George


I don't know that this comment adds much of anything to the current discussion but the black and white 8 x 10 photo of Curtis Turner's car during the pit stop shows a Dade County (Miami) Florida license tag attached to the car. Also shows gasoline being spilled all over the place during the pit stop!!

t walgamuth
10-01-2018, 09:15 PM
On the wheel hop I'd try a Koni adjustable shock. They're great and Koni will rebuild them for the shipping even if old. They did for me anyhow about 10 years ago for my 280e euro mercedes which i used to autocross.;)

j.byrd
10-01-2018, 09:41 PM
George Krem: Have you ever put a load on a leaf spring car, then clamped the springs ? I did this on my old 61 Ranchero ( with a really "built" 289 Hi-Po ) when I raced it, got two or three guys to set on the tailgate and weigh it down while I put 'em on, ha ! I raced anyone that would try it with me, and my sudden acceleration from stop won me a lot of races. I always ran a set of re-capped Atlas Bucrons off Cadillacs because they were the biggest tire I could get cheap and then have the "cheater slick" caps put on. It had a really bad wheel hop problem before I did the clamps. Then, after the races, just pop em loose, and remove them for normal driving.

Gary L: Is the "Jocko" you referenced the guy that built a couple or so streamliners for Bonneville racing ? If so, one of my pals over here got one of them ( no engine ) from Jocko's wife a couple of years ago.

Stu Chapman
10-01-2018, 10:03 PM
George Krem: Have you ever put a load on a leaf spring car, then clamped the springs ? I did this on my old 61 Ranchero ( with a really "built" 289 Hi-Po ) when I raced it, got two or three guys to set on the tailgate and weigh it down while I put 'em on, ha ! I raced anyone that would try it with me, and my sudden acceleration from stop won me a lot of races. I always ran a set of re-capped Atlas Bucrons off Cadillacs because they were the biggest tire I could get cheap and then have the "cheater slick" caps put on. It had a really bad wheel hop problem before I did the clamps. Then, after the races, just pop em loose, and remove them for normal driving.

Gary L: Is the "Jocko" you referenced the guy that built a couple or so streamliners for Bonneville racing ? If so, one of my pals over here got one of them ( no engine ) from Jocko's wife a couple of years ago.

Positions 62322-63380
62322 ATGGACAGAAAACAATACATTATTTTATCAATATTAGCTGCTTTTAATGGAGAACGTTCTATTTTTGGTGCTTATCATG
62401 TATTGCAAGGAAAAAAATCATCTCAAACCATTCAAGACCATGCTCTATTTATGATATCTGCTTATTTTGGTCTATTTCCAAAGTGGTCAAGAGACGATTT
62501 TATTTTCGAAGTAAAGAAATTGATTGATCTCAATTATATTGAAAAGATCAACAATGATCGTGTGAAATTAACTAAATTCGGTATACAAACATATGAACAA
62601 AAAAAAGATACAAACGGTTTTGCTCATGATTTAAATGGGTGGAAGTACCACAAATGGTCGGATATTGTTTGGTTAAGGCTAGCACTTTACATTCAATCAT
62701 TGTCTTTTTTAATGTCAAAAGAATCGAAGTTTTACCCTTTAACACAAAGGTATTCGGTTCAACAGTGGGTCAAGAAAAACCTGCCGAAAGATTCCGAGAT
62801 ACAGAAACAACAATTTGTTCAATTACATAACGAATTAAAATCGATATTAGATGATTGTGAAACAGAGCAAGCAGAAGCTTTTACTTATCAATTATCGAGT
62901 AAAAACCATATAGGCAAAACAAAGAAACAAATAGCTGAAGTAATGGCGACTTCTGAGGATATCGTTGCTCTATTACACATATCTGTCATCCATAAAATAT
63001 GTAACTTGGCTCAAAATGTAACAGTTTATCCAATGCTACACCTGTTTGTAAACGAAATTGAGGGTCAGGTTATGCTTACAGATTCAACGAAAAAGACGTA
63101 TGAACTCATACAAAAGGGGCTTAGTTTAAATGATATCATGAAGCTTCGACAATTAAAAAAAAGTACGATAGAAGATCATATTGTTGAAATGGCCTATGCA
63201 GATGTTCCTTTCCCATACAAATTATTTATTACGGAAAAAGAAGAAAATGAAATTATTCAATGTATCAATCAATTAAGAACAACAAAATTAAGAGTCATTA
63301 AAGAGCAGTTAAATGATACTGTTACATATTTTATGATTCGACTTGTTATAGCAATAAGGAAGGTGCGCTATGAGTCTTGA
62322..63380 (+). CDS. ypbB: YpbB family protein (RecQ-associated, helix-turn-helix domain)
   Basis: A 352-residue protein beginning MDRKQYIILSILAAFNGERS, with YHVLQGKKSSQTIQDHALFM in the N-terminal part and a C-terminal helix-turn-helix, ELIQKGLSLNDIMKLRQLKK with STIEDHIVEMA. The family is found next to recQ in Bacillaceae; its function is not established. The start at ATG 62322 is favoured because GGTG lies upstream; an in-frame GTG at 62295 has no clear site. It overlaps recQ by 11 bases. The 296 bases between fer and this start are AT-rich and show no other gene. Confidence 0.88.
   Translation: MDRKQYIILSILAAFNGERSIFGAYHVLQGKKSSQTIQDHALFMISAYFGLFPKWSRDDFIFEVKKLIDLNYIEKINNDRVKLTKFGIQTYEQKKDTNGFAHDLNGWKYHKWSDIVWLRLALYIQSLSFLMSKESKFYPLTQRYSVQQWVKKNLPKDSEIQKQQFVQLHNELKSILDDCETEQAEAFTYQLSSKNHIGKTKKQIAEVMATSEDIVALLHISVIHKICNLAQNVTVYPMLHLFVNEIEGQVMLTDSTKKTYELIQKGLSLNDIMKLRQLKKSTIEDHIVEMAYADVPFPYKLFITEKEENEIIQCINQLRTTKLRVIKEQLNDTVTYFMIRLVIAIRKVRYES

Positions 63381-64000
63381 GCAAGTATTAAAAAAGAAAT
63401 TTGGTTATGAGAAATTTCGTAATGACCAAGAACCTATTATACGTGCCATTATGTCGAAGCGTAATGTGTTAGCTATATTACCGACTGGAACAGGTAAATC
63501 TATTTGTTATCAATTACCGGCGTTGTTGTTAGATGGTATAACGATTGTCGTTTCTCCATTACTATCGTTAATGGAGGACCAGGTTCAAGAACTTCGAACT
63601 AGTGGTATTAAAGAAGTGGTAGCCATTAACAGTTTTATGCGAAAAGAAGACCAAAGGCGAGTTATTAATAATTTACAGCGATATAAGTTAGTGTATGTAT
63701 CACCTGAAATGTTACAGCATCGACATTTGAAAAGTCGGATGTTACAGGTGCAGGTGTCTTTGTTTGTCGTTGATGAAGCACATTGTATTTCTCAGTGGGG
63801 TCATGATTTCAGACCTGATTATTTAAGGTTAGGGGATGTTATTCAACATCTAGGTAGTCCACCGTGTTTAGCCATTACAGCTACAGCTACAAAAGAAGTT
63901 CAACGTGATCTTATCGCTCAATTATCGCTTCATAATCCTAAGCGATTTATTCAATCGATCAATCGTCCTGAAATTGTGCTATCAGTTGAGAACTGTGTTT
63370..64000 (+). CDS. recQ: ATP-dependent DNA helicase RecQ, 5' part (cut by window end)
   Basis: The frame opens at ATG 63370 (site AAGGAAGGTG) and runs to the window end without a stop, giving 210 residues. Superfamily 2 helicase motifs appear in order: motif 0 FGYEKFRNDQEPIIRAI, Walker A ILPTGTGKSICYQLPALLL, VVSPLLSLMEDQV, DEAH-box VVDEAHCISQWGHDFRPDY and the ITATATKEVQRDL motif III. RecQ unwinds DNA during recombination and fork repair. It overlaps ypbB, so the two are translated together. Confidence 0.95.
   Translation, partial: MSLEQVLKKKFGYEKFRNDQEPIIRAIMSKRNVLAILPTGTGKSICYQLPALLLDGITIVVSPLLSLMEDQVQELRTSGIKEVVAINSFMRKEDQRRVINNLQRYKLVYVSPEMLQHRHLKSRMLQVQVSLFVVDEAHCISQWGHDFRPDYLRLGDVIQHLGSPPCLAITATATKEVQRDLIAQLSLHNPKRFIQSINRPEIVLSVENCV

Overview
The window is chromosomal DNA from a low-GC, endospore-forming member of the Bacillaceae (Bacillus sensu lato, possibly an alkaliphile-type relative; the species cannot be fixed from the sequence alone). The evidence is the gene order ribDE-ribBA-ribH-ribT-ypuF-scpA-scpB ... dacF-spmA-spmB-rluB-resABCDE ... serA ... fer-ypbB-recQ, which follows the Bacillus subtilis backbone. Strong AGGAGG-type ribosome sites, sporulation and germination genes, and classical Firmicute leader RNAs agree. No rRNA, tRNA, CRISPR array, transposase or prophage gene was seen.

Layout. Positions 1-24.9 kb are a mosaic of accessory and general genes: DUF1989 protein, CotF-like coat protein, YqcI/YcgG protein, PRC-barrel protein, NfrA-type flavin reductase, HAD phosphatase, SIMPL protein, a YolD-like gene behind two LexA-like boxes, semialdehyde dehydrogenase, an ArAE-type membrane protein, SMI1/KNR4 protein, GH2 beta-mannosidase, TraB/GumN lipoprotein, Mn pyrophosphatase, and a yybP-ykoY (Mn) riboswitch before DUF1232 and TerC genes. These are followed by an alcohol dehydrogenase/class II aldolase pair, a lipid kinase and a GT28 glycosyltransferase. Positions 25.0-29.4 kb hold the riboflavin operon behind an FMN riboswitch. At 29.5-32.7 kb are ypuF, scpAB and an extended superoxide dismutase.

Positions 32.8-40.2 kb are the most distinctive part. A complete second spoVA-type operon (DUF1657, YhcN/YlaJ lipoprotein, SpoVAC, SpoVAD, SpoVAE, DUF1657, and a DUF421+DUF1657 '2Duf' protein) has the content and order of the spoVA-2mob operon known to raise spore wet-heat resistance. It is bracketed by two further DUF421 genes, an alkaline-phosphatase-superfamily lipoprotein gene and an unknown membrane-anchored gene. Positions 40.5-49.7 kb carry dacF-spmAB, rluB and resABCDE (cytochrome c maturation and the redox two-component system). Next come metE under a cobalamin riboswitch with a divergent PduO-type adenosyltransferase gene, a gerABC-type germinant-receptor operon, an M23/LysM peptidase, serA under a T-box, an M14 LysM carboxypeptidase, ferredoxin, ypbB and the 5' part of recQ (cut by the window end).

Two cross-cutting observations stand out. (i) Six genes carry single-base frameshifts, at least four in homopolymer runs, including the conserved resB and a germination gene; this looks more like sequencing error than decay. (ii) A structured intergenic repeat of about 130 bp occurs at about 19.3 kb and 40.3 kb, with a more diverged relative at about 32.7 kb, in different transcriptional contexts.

John Byrd....check your PMs for message.

Stu Chapman

studegary
10-01-2018, 10:09 PM
George Krem: Have you ever put a load on a leaf spring car, then clamped the springs ? I did this on my old 61 Ranchero ( with a really "built" 289 Hi-Po ) when I raced it, got two or three guys to set on the tailgate and weigh it down while I put 'em on, ha ! I raced anyone that would try it with me, and my sudden acceleration from stop won me a lot of races. I always ran a set of re-capped Atlas Bucrons off Cadillacs because they were the biggest tire I could get cheap and then have the "cheater slick" caps put on. It had a really bad wheel hop problem before I did the clamps. Then, after the races, just pop em loose, and remove them for normal driving.

Gary L: Is the "Jocko" you referenced the guy that built a couple or so streamliners for Bonneville racing ? If so, one of my pals over here got one of them ( no engine ) from Jocko's wife a couple of years ago.

Not that I know of. Jocko Sr. and Jocko Jr. were both into racing, but primarily sports cars and NASCAR that I remember. Jocko comes from their last name Magaccomo (sp?). Their race shop was in Poughkeepsie, NY. Jocko Sr. gave me instruction on properly driving a Jaguar around corners at speed in the 1950s. I just thought of a connection to that. My most recent driving on a track at speed was in new Jaguars at Lime Rock and Monticello. [Here I am going off on a tangent - again.]